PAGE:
Preparing for Post-Election Civil Unrest
Nearly every presidential election in the United States feels like it is a tipping point—the most consequential election in the country’s history. Or at least its recent history. Enter 2020, where the contest between President Donald Trump and former Vice President Joe Biden fits that description and then some. There is real speculation, not fringe conspiracy theory, that the country is headed for a protracted time before the outcome is known and that the process of resolving the election through the courts could lead to civil unrest and less-than-peaceful protests.
Last week, the ASIS Banking and Finance Community Steering Committee published the tip sheet “Election Cycle Turmoil—Keeping the Financial Industry Secure” (available to ASIS members only). Security Management interviewed the primary author of the tip sheet, Ray Fournier, CFE, on the upcoming election and the potential for unrest. Fournier has been head of corporate security and bank security officer at MUFG Union Bank, N.A., for eight years. Prior to that, he worked for the State Department’s Bureau of Diplomatic Security, responsible for the embassy security program, and served as an officer in the U.S. Marine Corps.
What was the context that led you and the ASIS Banking and Finance Community Steering Committee to create the tip sheet?
Over the course of the George Floyd events it became obvious protests and riots were being used as a political bludgeon against the public and the American system. Banking, as a critical infrastructure piece of the system, isn’t new to protests. It seemed self-evident that the protests could ultimately impact on banking. My company lost a bank to BLM and antifa protests on 30 May in La Mesa, California, as did Chase, which had a branch across the street. The sector may not be one of the primary targets in the way we were during the Occupy Wall Street movement, but if it wasn’t evident before, losing that bank showed the obvious: that the financial, banking, and insurance industries which operate in urban areas can be significantly impacted, and we should start thinking proactively.
What are the characteristics about this environment that make it so volatile?
In my mind, there is going to be a tumultuous period after November 3—I just don’t see any way around it. As a result of Covid, we have mail-in ballots at a much larger scale than we’ve ever seen before, and you have state legislatures that have extended when mail-in ballots are going to be accepted. So, we’ve created a circumstance where it is virtually impossible that the American public will know the outcome of the national election at say midnight of Election Day, which is the tradition. The one time we broke with that tradition, 2000, it was one state that was in question. This go around, in 2020, it won’t be just one state. It’s going to be a multitude of states, no less than five states. A disputed election is a highly probable outcome, and that opens the door for unrest and chaos across the country.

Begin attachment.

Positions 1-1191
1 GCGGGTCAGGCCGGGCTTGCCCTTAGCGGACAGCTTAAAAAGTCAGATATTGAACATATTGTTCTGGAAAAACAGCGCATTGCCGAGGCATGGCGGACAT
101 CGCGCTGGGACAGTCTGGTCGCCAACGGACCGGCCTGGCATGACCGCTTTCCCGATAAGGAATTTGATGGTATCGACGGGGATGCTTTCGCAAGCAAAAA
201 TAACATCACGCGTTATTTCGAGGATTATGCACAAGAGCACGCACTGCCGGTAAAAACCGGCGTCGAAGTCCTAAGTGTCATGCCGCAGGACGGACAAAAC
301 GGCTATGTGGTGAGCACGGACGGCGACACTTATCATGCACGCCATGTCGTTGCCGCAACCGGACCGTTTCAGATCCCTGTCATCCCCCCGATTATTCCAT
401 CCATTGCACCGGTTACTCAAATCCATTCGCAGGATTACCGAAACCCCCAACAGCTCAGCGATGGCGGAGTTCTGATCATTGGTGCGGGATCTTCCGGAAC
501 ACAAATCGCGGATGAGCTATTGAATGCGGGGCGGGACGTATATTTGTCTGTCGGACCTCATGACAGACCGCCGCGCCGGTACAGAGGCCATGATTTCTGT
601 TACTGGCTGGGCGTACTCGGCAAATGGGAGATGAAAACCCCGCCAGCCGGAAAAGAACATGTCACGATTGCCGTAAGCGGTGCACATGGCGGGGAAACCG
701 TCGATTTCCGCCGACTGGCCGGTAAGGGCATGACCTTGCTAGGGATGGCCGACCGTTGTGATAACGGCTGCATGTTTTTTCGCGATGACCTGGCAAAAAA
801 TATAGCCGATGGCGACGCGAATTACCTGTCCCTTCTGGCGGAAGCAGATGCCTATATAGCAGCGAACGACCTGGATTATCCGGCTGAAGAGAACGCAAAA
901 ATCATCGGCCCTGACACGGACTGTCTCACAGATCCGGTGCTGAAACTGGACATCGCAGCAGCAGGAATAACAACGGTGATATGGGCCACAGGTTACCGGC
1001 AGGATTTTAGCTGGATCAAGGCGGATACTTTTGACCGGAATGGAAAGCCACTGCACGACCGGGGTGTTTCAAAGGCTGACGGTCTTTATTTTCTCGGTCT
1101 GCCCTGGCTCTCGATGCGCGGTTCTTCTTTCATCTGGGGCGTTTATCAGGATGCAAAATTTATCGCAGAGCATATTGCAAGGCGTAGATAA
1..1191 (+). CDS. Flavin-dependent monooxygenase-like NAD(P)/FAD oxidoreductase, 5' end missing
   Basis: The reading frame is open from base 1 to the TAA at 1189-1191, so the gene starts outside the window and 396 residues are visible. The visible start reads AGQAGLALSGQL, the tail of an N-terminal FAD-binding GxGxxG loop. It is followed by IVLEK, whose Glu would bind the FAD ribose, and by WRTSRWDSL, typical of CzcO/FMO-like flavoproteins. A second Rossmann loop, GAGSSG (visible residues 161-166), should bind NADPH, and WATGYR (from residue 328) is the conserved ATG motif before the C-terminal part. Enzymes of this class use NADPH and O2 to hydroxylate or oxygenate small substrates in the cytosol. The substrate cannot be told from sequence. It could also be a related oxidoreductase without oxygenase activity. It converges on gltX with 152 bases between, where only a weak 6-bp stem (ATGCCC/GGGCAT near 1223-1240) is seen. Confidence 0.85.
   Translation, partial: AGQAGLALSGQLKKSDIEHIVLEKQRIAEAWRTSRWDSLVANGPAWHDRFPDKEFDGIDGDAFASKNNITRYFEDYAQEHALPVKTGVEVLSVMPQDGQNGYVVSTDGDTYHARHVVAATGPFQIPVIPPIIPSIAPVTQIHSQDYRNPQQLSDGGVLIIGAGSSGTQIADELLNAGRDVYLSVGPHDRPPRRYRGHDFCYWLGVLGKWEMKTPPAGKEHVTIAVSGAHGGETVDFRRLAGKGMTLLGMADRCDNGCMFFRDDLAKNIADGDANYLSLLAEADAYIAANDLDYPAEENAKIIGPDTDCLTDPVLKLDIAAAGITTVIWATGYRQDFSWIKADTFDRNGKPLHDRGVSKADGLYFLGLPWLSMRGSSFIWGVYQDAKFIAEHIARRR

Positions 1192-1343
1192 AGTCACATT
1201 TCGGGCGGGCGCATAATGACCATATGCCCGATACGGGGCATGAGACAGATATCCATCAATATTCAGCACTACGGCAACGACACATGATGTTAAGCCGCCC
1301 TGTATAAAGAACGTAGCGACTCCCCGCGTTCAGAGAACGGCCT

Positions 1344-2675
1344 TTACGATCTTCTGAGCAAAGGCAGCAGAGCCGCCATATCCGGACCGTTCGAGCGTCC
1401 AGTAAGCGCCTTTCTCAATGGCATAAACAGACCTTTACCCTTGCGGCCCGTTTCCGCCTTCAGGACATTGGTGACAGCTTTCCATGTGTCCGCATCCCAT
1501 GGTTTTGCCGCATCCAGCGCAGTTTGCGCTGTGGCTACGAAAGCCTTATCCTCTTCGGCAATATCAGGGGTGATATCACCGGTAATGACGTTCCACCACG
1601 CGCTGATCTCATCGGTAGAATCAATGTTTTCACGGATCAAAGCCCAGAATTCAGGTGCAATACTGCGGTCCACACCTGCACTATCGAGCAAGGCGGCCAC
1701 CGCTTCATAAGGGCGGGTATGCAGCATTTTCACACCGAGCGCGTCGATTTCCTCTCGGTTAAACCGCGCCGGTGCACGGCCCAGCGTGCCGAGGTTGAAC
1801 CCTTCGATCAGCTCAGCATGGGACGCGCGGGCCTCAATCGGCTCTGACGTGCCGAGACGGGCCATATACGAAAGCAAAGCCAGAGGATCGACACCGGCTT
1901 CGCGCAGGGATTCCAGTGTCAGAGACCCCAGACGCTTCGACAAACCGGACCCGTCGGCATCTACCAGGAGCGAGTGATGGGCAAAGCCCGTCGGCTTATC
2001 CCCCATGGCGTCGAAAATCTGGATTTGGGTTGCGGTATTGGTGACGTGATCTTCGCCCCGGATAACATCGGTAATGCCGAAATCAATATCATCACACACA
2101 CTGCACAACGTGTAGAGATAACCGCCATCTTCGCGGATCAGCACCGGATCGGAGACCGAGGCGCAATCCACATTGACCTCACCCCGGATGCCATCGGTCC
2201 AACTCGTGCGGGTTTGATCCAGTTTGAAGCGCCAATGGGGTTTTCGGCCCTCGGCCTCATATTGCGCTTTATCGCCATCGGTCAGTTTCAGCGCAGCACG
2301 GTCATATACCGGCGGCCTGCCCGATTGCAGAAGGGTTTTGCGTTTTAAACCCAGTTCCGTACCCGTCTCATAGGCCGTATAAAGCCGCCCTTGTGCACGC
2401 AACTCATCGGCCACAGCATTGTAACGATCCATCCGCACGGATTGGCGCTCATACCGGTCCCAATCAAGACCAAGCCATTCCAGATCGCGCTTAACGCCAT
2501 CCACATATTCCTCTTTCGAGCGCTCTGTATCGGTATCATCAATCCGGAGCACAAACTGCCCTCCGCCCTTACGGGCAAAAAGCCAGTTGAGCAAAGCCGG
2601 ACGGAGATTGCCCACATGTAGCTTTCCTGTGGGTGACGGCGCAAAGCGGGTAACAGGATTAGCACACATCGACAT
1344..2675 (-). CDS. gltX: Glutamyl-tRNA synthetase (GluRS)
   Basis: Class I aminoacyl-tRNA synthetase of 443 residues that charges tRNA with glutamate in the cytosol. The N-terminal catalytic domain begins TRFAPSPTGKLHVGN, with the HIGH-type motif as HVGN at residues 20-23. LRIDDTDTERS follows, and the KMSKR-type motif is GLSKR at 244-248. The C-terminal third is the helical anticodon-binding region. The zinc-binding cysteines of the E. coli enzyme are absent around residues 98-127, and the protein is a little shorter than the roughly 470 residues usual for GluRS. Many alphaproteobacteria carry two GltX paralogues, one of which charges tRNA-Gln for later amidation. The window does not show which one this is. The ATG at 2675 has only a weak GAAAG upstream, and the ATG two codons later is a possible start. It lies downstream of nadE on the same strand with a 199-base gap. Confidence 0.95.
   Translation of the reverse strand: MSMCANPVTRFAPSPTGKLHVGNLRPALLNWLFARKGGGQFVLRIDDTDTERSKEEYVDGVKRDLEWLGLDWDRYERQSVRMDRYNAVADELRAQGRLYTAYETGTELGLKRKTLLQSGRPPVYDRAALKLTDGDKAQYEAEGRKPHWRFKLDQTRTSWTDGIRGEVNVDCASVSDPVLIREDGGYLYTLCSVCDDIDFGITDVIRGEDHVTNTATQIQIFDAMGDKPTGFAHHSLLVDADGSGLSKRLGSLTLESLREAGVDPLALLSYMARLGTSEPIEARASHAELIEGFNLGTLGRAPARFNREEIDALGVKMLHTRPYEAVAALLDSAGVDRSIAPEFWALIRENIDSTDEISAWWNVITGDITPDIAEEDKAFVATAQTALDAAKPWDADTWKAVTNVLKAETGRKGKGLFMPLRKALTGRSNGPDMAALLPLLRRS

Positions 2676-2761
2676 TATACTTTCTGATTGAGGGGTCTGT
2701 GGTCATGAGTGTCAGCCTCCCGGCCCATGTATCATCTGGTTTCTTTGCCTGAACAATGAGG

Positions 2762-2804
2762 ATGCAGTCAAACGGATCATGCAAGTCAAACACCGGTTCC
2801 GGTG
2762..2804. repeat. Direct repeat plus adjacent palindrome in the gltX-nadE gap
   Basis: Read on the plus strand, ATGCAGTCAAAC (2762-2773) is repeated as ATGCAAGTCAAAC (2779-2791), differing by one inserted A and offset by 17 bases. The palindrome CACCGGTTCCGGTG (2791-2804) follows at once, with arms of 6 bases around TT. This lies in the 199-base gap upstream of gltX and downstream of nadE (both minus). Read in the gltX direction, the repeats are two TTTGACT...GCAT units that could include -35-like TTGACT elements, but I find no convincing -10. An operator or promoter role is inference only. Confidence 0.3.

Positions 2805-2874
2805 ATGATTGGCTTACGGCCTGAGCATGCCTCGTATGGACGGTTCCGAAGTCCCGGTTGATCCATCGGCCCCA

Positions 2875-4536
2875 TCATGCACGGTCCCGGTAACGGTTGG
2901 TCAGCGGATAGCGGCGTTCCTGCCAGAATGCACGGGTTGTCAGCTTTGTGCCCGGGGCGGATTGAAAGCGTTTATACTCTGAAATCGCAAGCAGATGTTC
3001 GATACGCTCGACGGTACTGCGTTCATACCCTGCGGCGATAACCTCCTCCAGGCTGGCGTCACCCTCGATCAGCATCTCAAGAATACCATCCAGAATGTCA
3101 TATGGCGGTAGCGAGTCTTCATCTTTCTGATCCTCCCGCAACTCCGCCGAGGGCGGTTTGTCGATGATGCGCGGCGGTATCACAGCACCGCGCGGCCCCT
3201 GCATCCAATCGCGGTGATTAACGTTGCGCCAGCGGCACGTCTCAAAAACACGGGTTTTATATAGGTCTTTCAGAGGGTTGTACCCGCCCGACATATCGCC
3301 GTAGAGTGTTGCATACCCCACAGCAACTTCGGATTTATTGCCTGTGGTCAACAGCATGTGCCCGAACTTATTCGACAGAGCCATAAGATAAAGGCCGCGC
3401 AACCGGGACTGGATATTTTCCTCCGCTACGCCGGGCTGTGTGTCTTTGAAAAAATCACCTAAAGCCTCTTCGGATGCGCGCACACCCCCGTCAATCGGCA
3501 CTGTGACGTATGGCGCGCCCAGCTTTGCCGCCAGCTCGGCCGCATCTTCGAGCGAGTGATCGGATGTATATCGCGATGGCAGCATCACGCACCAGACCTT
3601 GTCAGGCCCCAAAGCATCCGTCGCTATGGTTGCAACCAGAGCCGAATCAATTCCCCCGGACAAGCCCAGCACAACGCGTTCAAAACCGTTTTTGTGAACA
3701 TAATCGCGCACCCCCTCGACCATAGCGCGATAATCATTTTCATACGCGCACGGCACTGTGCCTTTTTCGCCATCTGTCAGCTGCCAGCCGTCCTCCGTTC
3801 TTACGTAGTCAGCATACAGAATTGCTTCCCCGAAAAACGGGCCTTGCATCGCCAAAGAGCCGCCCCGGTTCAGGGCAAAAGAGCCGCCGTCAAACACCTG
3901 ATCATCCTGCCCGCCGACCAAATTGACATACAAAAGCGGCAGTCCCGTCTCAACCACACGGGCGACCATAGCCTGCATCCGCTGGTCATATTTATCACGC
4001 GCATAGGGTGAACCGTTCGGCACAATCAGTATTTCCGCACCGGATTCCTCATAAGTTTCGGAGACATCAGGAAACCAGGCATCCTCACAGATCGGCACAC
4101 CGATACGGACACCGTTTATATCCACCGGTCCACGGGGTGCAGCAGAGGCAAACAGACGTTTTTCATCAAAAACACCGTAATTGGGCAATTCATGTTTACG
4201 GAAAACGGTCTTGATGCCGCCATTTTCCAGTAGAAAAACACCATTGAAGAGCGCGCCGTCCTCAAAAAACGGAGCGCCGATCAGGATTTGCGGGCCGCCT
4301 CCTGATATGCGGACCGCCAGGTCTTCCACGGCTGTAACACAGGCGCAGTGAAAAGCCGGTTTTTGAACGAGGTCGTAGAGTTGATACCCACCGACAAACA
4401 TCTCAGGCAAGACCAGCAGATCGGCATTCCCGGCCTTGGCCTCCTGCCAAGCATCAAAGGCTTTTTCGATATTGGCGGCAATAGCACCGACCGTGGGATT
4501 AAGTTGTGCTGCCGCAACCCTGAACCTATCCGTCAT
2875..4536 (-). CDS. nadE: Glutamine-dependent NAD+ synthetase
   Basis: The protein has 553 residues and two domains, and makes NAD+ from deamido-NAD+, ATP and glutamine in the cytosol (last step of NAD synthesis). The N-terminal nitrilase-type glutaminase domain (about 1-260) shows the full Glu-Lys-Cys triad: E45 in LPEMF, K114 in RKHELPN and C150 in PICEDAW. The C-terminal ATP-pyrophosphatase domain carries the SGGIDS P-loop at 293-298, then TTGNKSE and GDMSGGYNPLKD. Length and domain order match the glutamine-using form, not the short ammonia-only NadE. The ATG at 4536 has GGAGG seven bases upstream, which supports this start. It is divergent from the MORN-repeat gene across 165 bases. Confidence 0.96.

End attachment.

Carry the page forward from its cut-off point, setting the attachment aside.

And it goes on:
What do you see as the worst-case scenario?
The worst case is that riots begin in major metropolitan areas to the degree that it disrupts a functioning society separating citizens from their ability to exercise personal freedoms leading to the implementation of the Insurrection Act, bringing in federal law enforcement, the national guard, etc., to try to restore order. Such prospects would clearly prevent banks and financial institutions—and all businesses really—from operating as “business as usual.” It’s a scenario that is not at all far-fetched and could take some time to resolve.
The election is one week away. What should banks and financial institutions be doing right now?
First and foremost, review with their executives the ability to communicate quickly and efficiently so critical decisions can be made and implemented. Make sure they have a method to communicate to employees using a mass-communication methodology. You need some notification system to be able to advise and keep employees up-to-date on the status of operations and efforts to protect the business. Keeping employees safe is paramount.
Secondary to that would be reviewing basic security measures as outlined in the tip. Should the institution consider putting boards up in some offices—offices that have historically been impacted by civil unrest? Should they consider closing early? They should review when cash deliveries are scheduled relative to the election cycle. Some may need to look at their guard force—should they increase their security posture or not?
If a security professional had a crystal ball two years ago and could foresee this exact set of circumstances, what are the most important ways he or she could prepare?
Two things: Foremost would be acquiring reliable intelligence data feeds from third-party vendors—emphasis on “reliable.” In my case, I am fortunate that I have the benefits of three different feeds. Join InfraGard, DSAC [Domestic Security Alliance Council], and other public-private communication networks where information is flowing back and forth. Joining those groups early on and developing a network of contacts in the public sector that trust you, in the private sector, to give you information in advance of things like known protests. The benefits of those relationships can’t be downplayed.
The other aspect beyond intel and advance knowledge to the degree possible, is to develop a mass communication method. Large companies will want to hire a third-party vendor; smaller institutions may not have the budget for that and may need to develop their own system. Either way, mass communication is critical, and it’s a missed opportunity if you haven’t set one up in advance and tested it as opposed to try to develop it on the fly in an emergency. In my view those are the two most important things to have on hand if we were looking at this as a future event.